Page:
Intermittent Parasystole—Mechanism of Protection
Analysis of ten cases of intermittent ventricular parasystole suggested temporary loss of protection of the parasystolic focus resulting in discharge and "resetting" of the parasystole by sinus or other supraventricular beats. Parasystolic centers appear to be protected from supraventricular and other ventricular ectopic impulses early in their cycle by their refractory periods, and late in the cycle by diastolic depolarization. Between these two areas of protection is a period of "susceptibility" during which supraventricular beats can discharge the parasystolic focus. This phenomenon accounted for fixed coupling of the first parasystolic beat of a series to a preceding sinus beat. Under certain conditions all parasystolic beats may have such fixed coupling, a new and previously unconsidered mechanism for parasystole with fixed coupling.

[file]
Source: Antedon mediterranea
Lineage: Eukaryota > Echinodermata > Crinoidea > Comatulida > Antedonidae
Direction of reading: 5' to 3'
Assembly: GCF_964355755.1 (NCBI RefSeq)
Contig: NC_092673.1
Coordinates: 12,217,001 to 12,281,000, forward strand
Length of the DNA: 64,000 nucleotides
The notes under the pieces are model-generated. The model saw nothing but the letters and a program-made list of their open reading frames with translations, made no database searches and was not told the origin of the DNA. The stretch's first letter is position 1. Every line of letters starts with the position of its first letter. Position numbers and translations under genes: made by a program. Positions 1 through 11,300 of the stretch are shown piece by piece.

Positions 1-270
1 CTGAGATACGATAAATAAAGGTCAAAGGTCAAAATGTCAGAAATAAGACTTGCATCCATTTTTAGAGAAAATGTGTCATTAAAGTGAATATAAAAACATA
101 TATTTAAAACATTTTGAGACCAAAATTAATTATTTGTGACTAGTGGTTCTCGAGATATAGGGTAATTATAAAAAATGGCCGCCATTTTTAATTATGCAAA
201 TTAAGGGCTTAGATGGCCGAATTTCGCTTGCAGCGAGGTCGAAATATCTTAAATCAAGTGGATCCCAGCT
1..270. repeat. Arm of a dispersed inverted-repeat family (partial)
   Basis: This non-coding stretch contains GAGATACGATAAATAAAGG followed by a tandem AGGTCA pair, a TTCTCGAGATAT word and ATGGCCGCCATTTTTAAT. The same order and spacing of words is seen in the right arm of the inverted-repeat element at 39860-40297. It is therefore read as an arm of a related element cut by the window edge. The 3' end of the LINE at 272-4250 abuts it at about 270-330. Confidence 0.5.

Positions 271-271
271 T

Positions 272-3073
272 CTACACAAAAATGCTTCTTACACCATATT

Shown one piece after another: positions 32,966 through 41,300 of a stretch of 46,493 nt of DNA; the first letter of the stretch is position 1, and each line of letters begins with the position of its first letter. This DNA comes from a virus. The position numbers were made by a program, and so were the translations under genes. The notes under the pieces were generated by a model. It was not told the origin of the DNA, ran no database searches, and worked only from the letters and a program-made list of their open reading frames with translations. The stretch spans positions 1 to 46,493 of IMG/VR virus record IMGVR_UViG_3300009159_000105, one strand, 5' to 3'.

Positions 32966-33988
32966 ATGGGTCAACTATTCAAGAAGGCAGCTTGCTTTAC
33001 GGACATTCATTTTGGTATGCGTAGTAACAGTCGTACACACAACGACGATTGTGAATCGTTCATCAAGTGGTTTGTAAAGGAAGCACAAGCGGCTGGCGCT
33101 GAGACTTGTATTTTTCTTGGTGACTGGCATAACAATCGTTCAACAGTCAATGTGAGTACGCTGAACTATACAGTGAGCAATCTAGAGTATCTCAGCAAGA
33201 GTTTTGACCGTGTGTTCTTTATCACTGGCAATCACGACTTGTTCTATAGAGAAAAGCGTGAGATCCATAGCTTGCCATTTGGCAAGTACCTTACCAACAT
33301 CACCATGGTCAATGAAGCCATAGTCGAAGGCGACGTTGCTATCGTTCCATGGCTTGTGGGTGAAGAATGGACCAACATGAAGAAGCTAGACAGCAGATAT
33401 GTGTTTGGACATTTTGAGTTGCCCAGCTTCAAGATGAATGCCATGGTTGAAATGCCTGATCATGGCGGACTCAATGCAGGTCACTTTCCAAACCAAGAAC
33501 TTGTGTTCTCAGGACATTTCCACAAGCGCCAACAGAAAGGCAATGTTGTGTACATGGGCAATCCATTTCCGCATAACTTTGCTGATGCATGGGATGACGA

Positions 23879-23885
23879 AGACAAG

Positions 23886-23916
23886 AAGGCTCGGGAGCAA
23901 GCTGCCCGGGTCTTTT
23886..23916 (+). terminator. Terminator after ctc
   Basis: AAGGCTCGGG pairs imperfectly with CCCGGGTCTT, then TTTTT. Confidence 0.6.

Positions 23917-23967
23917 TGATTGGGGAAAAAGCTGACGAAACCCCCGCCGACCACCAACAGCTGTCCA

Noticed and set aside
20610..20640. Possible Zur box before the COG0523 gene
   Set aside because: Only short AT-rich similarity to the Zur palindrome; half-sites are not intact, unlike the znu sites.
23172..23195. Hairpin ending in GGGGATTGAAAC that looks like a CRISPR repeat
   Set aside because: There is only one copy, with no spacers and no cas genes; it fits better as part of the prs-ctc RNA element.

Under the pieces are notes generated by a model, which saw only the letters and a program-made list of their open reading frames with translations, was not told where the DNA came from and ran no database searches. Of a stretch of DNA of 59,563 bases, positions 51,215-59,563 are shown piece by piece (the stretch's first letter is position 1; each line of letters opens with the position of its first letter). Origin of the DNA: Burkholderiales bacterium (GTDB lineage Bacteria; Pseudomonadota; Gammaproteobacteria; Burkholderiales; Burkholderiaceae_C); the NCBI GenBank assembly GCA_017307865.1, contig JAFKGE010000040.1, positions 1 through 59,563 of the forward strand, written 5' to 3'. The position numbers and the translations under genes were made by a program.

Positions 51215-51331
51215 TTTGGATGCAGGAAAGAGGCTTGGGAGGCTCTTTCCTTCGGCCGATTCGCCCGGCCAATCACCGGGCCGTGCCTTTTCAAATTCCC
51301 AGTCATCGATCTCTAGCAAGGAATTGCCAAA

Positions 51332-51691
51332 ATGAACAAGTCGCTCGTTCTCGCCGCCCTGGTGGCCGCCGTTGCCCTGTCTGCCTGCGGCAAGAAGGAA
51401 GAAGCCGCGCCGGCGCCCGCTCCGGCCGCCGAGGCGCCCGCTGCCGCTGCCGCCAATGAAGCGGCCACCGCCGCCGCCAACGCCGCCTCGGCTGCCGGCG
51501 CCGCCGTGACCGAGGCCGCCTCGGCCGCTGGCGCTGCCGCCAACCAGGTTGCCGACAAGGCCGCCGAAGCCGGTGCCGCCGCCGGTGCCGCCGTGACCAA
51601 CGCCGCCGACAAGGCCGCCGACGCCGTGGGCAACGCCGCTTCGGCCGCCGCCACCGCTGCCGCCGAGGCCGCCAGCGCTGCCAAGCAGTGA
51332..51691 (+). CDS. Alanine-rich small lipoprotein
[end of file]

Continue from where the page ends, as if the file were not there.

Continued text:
In one case of intermittent ventricular parasystole, the parasystole was shown to originate in the posterior fascicle of the left bundle branch on the basis of the shape of the standard electrocardiogram and by His bundle recordings. These parasystolic impulses produced a compensatory pause regardless of whether their discharge was manifest or concealed, and thus imitated a second degree (Type II) atrioventricular (A-V) block. This represents the first description of completely blocked atrial impulses resulting from concealed parasystolic beats arising within the ventricular conduction system.
- Concealed parasystole
- Entrance block
- Refractory period
- Fixed coupling
- Pseudo atrioventricular block
- Diastolic depolarization
- His bundle recordings
- Fascicular parasystole
- Received April 19, 1973.
- Accepted June 5, 1973.
- © 1973 American Heart Association, Inc.